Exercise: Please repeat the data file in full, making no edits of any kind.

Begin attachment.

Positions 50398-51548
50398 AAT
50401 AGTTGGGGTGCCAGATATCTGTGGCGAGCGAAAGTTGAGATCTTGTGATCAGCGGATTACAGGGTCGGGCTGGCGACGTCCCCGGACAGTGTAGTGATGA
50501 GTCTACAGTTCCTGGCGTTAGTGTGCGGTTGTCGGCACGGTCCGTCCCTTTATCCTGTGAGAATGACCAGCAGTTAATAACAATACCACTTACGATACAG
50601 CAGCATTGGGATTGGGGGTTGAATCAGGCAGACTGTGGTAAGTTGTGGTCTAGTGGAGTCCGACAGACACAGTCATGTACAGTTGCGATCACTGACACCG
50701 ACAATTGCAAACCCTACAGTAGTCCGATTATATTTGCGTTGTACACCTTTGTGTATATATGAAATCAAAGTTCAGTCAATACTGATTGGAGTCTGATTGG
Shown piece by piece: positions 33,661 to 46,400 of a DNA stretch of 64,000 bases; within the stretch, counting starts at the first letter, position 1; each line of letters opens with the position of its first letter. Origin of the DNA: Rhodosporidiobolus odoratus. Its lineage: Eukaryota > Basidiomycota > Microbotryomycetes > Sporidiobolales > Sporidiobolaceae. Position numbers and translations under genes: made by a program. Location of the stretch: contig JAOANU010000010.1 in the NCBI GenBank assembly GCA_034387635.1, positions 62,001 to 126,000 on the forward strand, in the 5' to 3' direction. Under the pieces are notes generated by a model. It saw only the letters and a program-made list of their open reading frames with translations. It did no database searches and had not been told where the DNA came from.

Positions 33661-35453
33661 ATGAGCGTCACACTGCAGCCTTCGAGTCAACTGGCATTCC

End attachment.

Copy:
Positions 50398-51548
50398 AAT
50401 AGTTGGGGTGCCAGATATCTGTGGCGAGCGAAAGTTGAGATCTTGTGATCAGCGGATTACAGGGTCGGGCTGGCGACGTCCCCGGACAGTGTAGTGATGA
50501 GTCTACAGTTCCTGGCGTTAGTGTGCGGTTGTCGGCACGGTCCGTCCCTTTATCCTGTGAGAATGACCAGCAGTTAATAACAATACCACTTACGATACAG
50601 CAGCATTGGGATTGGGGGTTGAATCAGGCAGACTGTGGTAAGTTGTGGTCTAGTGGAGTCCGACAGACACAGTCATGTACAGTTGCGATCACTGACACCG
50701 ACAATTGCAAACCCTACAGTAGTCCGATTATATTTGCGTTGTACACCTTTGTGTATATATGAAATCAAAGTTCAGTCAATACTGATTGGAGTCTGATTGG
Shown piece by piece: positions 33,661 to 46,400 of a DNA stretch of 64,000 bases; within the stretch, counting starts at the first letter, position 1; each line of letters opens with the position of its first letter. Origin of the DNA: Rhodosporidiobolus odoratus. Its lineage: Eukaryota > Basidiomycota > Microbotryomycetes > Sporidiobolales > Sporidiobolaceae. Position numbers and translations under genes: made by a program. Location of the stretch: contig JAOANU010000010.1 in the NCBI GenBank assembly GCA_034387635.1, positions 62,001 to 126,000 on the forward strand, in the 5' to 3' direction. Under the pieces are notes generated by a model. It saw only the letters and a program-made list of their open reading frames with translations. It did no database searches and had not been told where the DNA came from.

Positions 33661-35453
33661 ATGAGCGTCACACTGCAGCCTTCGAGTCAACTGGCATTCC